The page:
Also used solid steering rack mounts but I think I'll go back to rubbers, because even though it feels more "planted" you end up getting vibrations through the wheel because of the lack of a rubber dampening effect.

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Mike, I would suggest using polybush rather than rubber. If you want the rubber feel, use the blue ones.

Personally I find the ali mounts OK, but then again my cars tend to be set up a little on the hard side, so you feel quite a lot!

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some odd vibro possibles


overdrive rear mount bottomed or long bolts fitted causing a foul


overdrive planet gears not set to their best run marks on reassembly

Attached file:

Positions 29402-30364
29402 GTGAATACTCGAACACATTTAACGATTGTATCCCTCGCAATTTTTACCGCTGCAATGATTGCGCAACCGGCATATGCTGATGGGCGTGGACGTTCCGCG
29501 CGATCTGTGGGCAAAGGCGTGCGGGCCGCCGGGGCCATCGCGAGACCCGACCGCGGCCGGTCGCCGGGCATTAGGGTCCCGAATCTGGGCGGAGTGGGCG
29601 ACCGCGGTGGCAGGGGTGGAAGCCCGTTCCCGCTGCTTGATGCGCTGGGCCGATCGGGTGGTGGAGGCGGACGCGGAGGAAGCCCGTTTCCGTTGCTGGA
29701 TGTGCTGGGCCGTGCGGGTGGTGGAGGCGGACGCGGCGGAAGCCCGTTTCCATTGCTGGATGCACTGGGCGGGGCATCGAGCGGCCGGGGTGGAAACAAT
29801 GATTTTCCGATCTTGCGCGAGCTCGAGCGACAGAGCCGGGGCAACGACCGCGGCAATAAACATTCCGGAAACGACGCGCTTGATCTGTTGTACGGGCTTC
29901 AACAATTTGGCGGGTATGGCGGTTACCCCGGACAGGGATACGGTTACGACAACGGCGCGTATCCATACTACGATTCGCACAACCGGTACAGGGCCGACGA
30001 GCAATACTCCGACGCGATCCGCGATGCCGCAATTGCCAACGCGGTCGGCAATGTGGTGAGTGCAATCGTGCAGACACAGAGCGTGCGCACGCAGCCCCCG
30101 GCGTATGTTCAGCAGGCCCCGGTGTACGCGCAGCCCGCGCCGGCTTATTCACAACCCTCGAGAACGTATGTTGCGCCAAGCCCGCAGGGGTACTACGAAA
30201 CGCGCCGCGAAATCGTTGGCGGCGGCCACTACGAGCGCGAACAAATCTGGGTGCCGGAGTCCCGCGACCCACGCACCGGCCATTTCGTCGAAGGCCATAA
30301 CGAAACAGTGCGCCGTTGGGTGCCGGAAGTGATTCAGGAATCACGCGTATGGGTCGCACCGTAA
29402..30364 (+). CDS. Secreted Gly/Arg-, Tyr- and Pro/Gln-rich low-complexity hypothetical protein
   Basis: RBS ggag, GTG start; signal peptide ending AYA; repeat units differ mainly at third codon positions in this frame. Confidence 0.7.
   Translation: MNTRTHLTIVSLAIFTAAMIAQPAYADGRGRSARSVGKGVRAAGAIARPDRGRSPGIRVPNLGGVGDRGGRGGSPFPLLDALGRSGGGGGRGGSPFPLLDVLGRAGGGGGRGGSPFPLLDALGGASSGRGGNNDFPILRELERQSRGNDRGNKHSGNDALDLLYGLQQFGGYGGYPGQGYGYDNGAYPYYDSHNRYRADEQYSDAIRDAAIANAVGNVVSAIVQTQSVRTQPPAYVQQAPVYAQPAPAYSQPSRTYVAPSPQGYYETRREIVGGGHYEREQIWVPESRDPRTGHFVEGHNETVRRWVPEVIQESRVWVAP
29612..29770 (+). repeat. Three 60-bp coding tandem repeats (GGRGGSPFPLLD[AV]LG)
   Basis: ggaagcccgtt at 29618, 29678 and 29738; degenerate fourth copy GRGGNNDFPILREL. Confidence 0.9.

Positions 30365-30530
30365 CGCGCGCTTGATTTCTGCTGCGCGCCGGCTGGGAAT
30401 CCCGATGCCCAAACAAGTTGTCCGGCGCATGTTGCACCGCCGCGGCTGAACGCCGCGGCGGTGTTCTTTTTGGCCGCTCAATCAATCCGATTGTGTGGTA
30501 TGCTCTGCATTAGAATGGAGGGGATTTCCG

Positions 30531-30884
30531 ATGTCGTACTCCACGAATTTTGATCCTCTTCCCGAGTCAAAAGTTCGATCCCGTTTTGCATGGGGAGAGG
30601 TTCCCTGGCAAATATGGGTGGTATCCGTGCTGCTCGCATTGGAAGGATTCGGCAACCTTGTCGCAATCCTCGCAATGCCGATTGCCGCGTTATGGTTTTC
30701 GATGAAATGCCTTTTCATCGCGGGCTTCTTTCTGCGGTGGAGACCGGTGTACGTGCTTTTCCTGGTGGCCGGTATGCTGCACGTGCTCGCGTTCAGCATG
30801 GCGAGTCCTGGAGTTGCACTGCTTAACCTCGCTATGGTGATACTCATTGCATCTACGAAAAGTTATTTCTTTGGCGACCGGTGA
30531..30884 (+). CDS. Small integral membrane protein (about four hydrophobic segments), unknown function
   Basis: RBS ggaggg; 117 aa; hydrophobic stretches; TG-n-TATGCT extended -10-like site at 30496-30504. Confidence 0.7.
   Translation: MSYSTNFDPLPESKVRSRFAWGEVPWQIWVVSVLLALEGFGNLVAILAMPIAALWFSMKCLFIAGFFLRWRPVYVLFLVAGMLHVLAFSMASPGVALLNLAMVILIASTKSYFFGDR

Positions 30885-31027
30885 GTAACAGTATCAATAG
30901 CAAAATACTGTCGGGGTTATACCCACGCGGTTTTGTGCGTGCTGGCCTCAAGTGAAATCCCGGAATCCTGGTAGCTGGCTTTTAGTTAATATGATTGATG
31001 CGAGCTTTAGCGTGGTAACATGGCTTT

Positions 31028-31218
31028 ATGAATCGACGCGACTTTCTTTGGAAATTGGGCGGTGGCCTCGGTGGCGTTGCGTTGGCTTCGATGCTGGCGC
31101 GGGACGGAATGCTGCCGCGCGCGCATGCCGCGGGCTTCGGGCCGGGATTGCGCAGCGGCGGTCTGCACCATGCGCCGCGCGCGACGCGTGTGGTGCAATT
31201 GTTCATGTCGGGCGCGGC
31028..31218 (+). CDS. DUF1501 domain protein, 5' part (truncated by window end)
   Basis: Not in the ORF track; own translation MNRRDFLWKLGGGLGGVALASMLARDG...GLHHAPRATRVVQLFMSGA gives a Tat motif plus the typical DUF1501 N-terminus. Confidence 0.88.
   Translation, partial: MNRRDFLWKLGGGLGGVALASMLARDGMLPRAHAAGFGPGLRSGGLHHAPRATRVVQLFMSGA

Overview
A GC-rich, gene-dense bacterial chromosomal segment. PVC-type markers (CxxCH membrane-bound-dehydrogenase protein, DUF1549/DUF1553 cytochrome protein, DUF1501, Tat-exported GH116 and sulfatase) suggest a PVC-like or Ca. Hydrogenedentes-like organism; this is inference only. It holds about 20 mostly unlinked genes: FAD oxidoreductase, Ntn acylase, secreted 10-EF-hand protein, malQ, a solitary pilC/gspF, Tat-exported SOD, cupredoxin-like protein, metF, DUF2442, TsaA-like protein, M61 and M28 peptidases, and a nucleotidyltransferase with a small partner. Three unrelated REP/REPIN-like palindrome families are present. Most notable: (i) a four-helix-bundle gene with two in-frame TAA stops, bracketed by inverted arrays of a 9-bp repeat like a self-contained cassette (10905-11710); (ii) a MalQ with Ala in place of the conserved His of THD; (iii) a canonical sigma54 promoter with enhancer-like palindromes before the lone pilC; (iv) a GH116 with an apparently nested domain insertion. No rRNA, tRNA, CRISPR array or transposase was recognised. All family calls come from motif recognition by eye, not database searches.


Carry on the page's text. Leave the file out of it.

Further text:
obvious stuff like exhaust contact 


clutch disc damper hub failed or wrong spec.


prop vibro is at engine rev frequency,, drive shafts at road wheel frequency



we chased a vibro growl  and changed every thing from the screen wash jets to the diff mounts ....it only disapeared when the UJ where 

tight...really  tight ..  took about 3 years to beat the basket.



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I had a look at these today with the cars rear in the air, but could detect no play in any of the UJ's.


I think I'll live with it for now and when I pull the engine for its rebuild I'll also pull the drive shafts and have a proper tinker on the work bench. Can only do so much from under a car.